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Why Warlock Doesn’t Get the Attention it Deserves

Warlock 1989

I’ve said it before and I’ll say it again: there are some really underrated horror directors out there, and then there’s Steve Miner. If he is not the most underrated in terms of creating cult classic after cult classic and never seemingly getting the credit for it, then he’s right near the top. He set the standard for one of horror’s most iconic franchises with Friday the 13th Part 2 and 3. And then he went on to give us House, Halloween H20, Lake Placid and of course Warlock.

Now, Warlock doesn’t have the budget that Miner had been afforded with some of his other films. But what it lacks in the financial department it makes up for in sheer charm. This movie might be shoddy in places, but it’s a whole lot of fun. It’s a unique blend of high, sword & sorcery fantasy with post-Freddy horror. Julian Sands plays a great villain. Going back and watching it again, I’m actually stunned how understated his performance is.

Films like this are almost designed for over-acting. That’s what probably any other actor would have done with this role. And yeah, there’s some over-the-top stuff when it comes to the visuals and seeing Julian Sands flying around like Christopher Reeve. But he handles the Shakespearian dialogue as if it was actually Shakespeare and manages to be menacing with nothing more than a simple stare or smirk. There’s also a lot of great physical acting from Sands in this movie that goes widely unnoticed.

Warlock 1989

Balancing out the scales, we’ve got Richard E. Grant as Giles Redferne, the off-brand Highlander tasked with taking the Warlock down. I’ve always thought Grant was an underrated actor due to his performance as Jack Seward in Bram Stoker’s Dracula. He’s admittedly rocky in places in Warlock, but he’s the perfect stalwart foil for Sands’ anarchistic witch.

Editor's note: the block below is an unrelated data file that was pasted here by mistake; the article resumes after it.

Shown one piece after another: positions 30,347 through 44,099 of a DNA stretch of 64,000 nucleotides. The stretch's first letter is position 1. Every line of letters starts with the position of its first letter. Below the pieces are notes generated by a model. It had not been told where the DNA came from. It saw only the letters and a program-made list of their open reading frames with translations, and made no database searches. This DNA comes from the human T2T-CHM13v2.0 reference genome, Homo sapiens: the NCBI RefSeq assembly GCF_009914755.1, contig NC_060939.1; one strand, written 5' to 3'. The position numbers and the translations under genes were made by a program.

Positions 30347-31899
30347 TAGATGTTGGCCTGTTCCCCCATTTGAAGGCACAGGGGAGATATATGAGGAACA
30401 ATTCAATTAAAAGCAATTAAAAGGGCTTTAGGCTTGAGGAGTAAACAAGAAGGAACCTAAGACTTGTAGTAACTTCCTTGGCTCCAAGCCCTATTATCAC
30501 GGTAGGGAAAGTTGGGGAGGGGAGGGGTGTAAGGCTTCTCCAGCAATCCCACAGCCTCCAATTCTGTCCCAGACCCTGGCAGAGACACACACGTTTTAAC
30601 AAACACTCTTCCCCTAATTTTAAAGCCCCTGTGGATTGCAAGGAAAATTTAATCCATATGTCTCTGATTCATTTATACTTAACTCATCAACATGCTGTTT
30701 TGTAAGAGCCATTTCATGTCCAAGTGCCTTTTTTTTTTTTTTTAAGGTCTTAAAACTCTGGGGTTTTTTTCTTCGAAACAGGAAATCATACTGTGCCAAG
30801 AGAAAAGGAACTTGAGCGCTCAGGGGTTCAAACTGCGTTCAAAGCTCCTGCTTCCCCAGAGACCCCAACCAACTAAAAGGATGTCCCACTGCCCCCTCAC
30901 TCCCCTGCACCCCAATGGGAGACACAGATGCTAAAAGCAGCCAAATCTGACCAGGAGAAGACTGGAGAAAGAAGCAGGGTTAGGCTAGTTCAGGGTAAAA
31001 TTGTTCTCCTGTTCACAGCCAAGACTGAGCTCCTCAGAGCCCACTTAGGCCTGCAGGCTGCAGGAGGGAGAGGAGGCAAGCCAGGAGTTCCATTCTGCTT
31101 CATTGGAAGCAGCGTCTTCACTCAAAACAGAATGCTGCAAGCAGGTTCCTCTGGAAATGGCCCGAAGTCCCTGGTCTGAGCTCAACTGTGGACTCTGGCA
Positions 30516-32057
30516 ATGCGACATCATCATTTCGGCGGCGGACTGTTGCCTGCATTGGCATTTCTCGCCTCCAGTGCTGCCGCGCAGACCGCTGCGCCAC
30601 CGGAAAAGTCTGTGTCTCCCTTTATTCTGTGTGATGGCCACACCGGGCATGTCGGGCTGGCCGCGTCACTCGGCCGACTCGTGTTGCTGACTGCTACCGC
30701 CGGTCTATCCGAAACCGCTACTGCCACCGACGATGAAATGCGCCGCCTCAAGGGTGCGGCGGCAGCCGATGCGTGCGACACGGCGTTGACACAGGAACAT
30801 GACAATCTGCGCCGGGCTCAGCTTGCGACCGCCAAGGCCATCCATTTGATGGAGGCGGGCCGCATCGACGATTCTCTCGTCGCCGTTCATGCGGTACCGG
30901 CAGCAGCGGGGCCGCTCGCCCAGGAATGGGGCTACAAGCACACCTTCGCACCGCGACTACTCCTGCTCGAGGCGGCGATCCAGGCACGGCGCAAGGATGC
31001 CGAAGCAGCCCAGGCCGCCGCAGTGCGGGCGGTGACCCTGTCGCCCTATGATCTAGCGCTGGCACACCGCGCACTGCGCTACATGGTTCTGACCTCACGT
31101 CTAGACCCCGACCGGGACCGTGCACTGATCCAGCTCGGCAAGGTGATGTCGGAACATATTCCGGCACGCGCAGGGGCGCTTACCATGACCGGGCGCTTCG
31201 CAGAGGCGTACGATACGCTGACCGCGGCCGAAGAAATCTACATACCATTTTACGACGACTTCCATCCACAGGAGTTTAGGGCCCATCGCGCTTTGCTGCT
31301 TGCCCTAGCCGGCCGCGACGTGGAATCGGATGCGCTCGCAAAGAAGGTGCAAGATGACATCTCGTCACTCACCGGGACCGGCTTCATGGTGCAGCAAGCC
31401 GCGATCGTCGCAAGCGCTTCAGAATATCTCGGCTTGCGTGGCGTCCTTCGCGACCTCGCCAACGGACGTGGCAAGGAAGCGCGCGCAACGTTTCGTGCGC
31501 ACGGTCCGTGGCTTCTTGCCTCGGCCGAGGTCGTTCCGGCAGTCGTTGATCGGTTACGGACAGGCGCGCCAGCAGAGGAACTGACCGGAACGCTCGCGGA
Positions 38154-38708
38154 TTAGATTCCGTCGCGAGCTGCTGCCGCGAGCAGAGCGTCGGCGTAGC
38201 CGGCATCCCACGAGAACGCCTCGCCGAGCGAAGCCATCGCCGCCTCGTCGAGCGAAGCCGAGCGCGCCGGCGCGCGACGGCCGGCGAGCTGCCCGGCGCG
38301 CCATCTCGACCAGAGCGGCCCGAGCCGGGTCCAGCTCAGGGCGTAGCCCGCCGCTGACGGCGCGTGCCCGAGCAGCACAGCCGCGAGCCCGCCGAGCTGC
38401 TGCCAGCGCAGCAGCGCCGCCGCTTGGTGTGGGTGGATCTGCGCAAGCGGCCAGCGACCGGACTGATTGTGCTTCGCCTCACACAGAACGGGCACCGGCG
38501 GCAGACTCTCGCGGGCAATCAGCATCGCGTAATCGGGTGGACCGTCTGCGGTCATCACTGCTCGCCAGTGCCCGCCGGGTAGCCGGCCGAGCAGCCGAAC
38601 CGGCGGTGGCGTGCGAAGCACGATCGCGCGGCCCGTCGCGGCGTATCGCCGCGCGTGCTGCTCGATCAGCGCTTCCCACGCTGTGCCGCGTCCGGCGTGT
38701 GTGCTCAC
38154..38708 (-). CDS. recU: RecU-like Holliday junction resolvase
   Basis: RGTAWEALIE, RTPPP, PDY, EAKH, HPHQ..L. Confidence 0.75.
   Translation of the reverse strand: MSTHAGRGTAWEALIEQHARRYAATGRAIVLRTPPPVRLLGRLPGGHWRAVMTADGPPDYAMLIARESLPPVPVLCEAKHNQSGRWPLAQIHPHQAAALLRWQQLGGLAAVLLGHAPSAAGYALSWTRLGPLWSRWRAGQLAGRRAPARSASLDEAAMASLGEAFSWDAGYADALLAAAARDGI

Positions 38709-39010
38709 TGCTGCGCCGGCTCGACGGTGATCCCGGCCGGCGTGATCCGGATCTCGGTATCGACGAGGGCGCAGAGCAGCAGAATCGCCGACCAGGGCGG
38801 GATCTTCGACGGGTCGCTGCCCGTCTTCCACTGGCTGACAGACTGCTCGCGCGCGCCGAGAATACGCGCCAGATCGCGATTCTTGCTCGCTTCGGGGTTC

Despite all of these factors, Warlock doesn’t seem to really have the audience it deserves. It almost feels like it had a bigger following in the late ‘90s and early 2000s than it has now. Yes, its effects don’t improve with age, but that’s hardly stopped other titles of that era from becoming true cult classics.

Warlock should be remembered. If not for the merits of the film itself, then for one other admittedly surprising reason: It was a highly influential movie. More than really anything else I can think of, this set the course for lower budget horror in the early 1990s. It paved the way for titles like Wishmaster and even Leprechaun. After Warlock, so many films went in a more fantasy-based direction. Some even did exactly what Warlock did and mixed the fantastical elements with Biblical overtones.

The best example of Warlock’s influence would have to be The Prophecy, which followed a few years later and is basically Warlock with just a slightly higher budget. Prophecy ultimately went on to marginally larger success, no doubt due to the star power of Christopher Walken. But intentional or not, the influences from Miner’s movie are incredibly clear.